The fundamental worth of the whole child, including his responsibility for the choices he makes, his initiative, needs to be acknowledged by another in order to be felt and learned by him. "Spontaneous, self-initiated activities by the infant have an essential value for his physical and mental development in that the pleasure evolving from exploration and self-mastery is self-reinforcing. Subsequently, the infant becomes intrinsically motivated to learn," writes Magda Gerber in “Dear Parent: Caring for Infants with Respect”, her well-known book self-published by Resources for Infant Educarers (RIE), a non-profit based in Los Angeles since 1978. (www.rie.org)
                       
"A consciousness in everyday interactions which bring forth respect," is the way one parent who benefited from RIE’s supportive parenting classes describes the daily process of fully experiencing growth and change together. Vital life-long patterns of communication being formed will affect the parent-child relationship throughout its existence where self-discovery offers a process for mutual growth and development.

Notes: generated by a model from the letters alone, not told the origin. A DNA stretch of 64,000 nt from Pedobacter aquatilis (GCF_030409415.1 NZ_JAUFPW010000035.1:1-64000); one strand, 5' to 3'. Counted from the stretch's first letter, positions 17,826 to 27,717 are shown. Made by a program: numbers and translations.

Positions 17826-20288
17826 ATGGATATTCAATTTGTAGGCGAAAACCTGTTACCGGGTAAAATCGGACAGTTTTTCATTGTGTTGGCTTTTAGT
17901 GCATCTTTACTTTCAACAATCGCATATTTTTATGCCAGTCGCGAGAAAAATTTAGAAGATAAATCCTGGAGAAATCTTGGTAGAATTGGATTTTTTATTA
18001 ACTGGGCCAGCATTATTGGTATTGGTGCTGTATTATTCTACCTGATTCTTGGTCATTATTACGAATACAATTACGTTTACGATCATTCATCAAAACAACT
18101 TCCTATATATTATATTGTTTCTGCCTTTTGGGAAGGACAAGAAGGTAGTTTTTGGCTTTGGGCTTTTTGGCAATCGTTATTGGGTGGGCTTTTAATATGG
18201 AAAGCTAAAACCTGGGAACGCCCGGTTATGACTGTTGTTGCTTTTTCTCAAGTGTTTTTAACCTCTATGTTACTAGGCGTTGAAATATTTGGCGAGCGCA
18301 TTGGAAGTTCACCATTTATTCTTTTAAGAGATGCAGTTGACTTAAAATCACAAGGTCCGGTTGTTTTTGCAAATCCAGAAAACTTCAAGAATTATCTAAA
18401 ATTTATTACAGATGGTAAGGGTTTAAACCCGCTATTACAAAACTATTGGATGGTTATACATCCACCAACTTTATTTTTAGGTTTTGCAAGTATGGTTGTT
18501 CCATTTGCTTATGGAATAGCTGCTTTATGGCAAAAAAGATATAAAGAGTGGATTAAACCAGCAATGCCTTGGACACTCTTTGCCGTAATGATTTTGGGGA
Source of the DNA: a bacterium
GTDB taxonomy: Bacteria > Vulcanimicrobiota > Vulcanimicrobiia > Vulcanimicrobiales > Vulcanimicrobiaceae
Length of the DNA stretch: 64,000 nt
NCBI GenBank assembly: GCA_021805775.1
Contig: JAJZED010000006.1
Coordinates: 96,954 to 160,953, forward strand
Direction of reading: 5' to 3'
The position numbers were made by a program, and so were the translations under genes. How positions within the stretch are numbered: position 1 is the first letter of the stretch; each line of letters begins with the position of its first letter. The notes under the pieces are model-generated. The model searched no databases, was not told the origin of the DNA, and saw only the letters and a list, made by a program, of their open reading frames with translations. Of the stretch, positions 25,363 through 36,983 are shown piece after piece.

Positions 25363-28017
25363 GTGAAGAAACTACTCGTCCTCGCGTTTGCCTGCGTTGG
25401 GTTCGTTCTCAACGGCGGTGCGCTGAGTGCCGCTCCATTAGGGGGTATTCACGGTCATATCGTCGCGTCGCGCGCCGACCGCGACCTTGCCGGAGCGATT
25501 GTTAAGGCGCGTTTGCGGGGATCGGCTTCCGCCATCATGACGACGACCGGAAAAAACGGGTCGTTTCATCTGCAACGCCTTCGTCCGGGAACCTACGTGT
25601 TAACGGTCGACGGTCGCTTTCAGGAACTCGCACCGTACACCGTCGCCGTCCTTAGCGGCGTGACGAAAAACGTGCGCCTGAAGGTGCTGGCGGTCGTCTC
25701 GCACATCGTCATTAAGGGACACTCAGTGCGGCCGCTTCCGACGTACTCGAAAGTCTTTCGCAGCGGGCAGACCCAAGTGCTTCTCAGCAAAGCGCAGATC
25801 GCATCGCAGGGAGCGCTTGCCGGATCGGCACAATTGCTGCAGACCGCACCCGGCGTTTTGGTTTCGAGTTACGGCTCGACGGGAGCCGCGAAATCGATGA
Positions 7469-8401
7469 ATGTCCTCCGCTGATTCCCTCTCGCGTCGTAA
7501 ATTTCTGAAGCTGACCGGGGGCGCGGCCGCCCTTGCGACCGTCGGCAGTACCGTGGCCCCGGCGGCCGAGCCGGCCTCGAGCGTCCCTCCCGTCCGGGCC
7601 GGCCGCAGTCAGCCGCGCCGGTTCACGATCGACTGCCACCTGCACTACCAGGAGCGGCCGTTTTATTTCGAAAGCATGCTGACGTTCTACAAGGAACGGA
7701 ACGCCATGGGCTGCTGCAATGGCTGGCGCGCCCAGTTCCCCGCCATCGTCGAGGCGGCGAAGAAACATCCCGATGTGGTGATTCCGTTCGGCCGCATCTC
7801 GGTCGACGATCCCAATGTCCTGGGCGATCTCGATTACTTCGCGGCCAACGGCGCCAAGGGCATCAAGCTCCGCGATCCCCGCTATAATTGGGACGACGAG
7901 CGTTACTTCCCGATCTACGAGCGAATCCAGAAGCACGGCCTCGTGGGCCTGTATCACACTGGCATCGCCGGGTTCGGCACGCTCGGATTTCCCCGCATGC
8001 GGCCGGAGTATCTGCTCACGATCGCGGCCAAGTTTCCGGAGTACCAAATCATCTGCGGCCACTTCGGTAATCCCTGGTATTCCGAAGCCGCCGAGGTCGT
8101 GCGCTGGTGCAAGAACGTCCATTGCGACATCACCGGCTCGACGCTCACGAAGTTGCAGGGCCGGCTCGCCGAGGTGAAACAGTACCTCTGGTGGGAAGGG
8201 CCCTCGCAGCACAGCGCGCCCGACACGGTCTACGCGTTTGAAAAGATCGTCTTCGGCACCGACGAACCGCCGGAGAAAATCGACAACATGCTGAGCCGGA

Magda Gerber wrote decades ago in The RIE Manual: for parents and professionals “Nobody said it was easy to be a parent” She identifies the two major difficulties as ”The On-Goingness of Being a Parent” and The Technicality of Being a Parent.” Her prophetic words tell how “these two realities…impinge on the attitudes of today. “And these realities don’t have to be so overwhelming if the parents have strong support, both that of their peers and of society itself. If the parent’s job is recognized as tough and society supports parenthood and its toughness, then the parent feels strong….I’m not talking about glorifying parenthood the way they…hallelujahed parenthood so much…out of proportion that no one could live up to that false ‘perfect’ image of the super parent. That was the pitfall of those times.” (p. 25) Nothing’s changed much, in fact parenthood has morphed into a publicist’s dream in the culture vulture mentality.